In the fall of 1999, newspapers were full of speculation about Y2K. As the weeks neared January 1, 2000. It was predicted that computers would fail all over the world and everything from the electrical systems to government itself would flounder. People stockpiled foods that could last without refrigeration, electric stoves, or microwaves.
My sister and her husband were working in Cyprus and had invited me to bring a friend to visit for a couple of weeks. I noticed that airline flights had become cheap so I called a friend to see if she was interested in a trip to Cyprus.
Ann Willard, a fellow teacher, had accumulated flight miles and could get away February10-28. We left Birmingham after lunch, had a short layover in Atlanta and arrived at Gatwick Airport in London about 7:00 am.
My sister had made arrangements for plastic containers holding 70 pounds of goods to be part of each luggage. The foodstuffs that could not be bought in Cyprus were mixed with various dry goods and literature. In Birmingham the airline refused the large plastic containers saying they were too heavy. Numerous telephone calls got the tubs weighed and passed for boarding.
A similar situation happened in Atlanta with the airline staff saying they would take them to London, but the smaller airline would not take them farther.
When we landed at Gatwick, we had to catch a bus to Heathrow for a flight to Cyprus. Can you imagine London traffic that time of day? Our apprehension grew as the time grew shorter. If we missed the flight we’d have to wait another 24 hours.
On the bus we explained our recent difficulties and risk of missing the Cyprus flight to a distinguished looking gentleman across the aisle. He left the bus ahead of us, led us to the line for our flight and talked to the attendant and baggage carriers. We saw the precious plastic containers move up the ramp into the plane as we were very graciously ushered aboard. I don’t know what he said, but he worked magic getting us through red tape and on the Cyprus flight.
My sister and her husband met us at Larnaca airport for the trip to Limassol.
The next morning we boarded ship to Israel. We seemed to be the only Americans on the cruise. People were very kind and helpful, even when they did not know what we were saying. There were many who could explain currency, directions, or menu selections.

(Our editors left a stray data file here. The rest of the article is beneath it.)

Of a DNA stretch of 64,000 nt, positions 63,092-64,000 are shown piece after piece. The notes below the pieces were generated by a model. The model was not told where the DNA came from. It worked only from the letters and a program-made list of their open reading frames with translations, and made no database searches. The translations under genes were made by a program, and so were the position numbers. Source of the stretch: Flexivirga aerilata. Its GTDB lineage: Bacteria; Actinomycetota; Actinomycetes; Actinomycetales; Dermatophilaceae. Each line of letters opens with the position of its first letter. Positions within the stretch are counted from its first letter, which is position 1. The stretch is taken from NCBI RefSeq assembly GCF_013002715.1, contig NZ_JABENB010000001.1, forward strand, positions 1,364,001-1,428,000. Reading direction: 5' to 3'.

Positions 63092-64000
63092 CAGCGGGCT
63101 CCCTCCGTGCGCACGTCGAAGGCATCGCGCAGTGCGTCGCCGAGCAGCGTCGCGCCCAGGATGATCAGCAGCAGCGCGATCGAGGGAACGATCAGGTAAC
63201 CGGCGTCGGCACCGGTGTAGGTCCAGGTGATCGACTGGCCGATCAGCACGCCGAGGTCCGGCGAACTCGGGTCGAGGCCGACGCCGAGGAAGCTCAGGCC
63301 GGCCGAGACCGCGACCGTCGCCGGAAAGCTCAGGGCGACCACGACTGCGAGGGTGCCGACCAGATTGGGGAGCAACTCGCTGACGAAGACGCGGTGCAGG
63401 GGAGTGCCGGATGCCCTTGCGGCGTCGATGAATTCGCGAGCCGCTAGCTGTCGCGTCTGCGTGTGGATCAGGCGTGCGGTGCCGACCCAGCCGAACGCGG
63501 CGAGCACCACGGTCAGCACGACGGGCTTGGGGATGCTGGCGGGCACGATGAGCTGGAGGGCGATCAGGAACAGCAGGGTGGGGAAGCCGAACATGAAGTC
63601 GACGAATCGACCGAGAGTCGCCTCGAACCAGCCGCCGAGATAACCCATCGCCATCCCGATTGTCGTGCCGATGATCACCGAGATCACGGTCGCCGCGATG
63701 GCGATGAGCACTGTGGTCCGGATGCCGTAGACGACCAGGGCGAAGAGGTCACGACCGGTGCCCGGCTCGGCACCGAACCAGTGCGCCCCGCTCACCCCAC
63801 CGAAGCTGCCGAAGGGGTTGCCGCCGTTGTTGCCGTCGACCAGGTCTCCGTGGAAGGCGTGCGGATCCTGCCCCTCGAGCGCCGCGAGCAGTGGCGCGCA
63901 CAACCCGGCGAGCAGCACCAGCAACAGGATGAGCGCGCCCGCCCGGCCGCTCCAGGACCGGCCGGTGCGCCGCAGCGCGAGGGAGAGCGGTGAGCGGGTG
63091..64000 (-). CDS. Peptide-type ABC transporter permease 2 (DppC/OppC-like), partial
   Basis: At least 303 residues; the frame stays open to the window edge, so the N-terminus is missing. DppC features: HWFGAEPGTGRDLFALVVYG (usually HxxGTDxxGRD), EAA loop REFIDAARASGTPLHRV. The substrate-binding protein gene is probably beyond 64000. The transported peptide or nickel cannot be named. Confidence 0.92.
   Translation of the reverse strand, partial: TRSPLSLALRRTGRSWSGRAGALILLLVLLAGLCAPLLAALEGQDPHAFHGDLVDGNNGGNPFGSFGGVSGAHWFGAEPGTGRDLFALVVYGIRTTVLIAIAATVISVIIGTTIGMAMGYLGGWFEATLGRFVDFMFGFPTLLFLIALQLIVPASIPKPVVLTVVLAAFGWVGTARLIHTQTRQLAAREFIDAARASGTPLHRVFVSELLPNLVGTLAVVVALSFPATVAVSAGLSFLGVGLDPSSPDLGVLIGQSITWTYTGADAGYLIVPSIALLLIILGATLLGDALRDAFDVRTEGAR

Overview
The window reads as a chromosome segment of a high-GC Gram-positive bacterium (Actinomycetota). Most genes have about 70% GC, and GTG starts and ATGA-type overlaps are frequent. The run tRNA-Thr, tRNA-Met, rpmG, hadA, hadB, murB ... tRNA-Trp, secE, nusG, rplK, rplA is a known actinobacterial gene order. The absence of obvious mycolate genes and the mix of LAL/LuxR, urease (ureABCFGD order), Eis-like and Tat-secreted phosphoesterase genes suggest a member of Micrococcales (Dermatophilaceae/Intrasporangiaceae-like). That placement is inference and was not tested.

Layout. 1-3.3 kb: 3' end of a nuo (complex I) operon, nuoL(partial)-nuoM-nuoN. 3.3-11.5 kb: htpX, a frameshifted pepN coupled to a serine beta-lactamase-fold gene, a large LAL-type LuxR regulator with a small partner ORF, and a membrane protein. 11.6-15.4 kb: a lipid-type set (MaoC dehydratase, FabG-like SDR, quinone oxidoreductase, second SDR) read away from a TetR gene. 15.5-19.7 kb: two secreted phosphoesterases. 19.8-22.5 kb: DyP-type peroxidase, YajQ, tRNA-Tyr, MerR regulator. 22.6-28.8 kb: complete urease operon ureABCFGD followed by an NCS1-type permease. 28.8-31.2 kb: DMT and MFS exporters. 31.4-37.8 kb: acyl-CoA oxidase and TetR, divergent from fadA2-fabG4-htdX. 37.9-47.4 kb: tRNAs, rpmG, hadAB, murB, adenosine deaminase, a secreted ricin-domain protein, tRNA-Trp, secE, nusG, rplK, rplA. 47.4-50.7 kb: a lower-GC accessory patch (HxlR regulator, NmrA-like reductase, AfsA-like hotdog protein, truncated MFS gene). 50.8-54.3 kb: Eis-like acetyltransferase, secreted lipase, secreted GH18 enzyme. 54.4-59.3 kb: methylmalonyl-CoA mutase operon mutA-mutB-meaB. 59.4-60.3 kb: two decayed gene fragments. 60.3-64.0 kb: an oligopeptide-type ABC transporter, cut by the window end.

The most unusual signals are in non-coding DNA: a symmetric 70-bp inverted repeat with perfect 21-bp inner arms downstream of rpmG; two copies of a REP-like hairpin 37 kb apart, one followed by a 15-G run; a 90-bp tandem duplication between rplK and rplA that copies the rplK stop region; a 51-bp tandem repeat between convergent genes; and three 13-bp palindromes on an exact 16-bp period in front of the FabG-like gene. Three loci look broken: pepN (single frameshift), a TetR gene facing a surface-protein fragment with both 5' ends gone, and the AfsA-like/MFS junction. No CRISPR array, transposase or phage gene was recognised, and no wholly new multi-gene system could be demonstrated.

The Holy Land was very cold and wet and the precipitation was either rain or sleet. In Bethlehem we were surrounded by sellers of all ages. Against instructions, I bought an umbrella and hat and almost caused a riot. The guide was not happy, but my head was finally warm. Despite the warnings about terrorism from friends back home, I felt very safe on the tours. There was so much to see and 12 hours could give only a tiny glimpse of the majesty of this place.
At twilight we reboarded, had dinner and a floor show and an early night in bed. We had lunch in Cypress, took hot showers and boarded another ship to Egypt.
When we woke next morning we looked out on Egypt. There was more green than I had expected and more modern buildings. After admiring the Sphinx and the pyramids, we turned down the opportunity to ride camels. We had been warned that once you were up there you might have to pay a ransom to get down. The famous museums were a letdown.
Choppy seas greeted us as we prepared for our return to Cyprus, but the unpleasantness was relieved by dinner with our assigned tablemates from Scotland. Bill and Mary Muir explained that they were from Dundee in the Angus area which didn’t tell us much until they said they were north of Edinburough. We learned about St. Andrews, the original golf course, and the castles nearby. Little did I realize how precious this friendship would become and that we would visit each other.
We spent the next few days exploring the Greek part of the island. As much as I love history, my mind was overwhelmed with facts and figures.. With all the sightseeing the best part was spending quality time with family. Lemons as big as grapefruit picked from trees in our hosts’ yard made delicious hot lemonade to warm us from the chill of the cold damp winds.
On one of our outings we noticed that most women wore black. The stores gave a choice of black, beige, or white garments. We were told that happy married women dressed in black to indicate they weren’t interested on attracting suitors.
As we walked on the beach in front of hotels, and older man came up and asked, “Americans?”
“Where in America?”
“Ho, ho” he laughed. “Alabama, Bear Bryant. I lived in Ohio with my son for many years, then I come back home.” He gave me a big hug and smacked me on the cheek.
The next leg of our trip was a weekend in London visiting my stepdaughter, Ann and husband, Reg. We stayed a small inn in walking distance from their house. Public transportation made sightseeing much simpler. We rode a commuter train into London, three double-decker buses downtown, and the underground subway to outer points. One day we must have walked 15 miles.
The weather was cold and very windy and the guards at Buckingham Palace did not have on the bright red coats. As I hurried to catch the others I fell face down in front of the gates. No one except my companions even noticed.
So we went to Harrod’s, looked at all the expensive stuff, then headed upstairs for high tea. And it was high. I ordered the cream tea with crumpets and jam with an assortment of tiny cucumber sandwiches. The other got a”cuppa” teas and we shared out loot. We added crackers from our backpacks and had our own party to the delight on those around.
The total trip to Cyprus and England cost less than a trip to the beach in Alabama for the same amount of time. Staying with relatives helped, but taking advantage of the Y2K scare made the difference.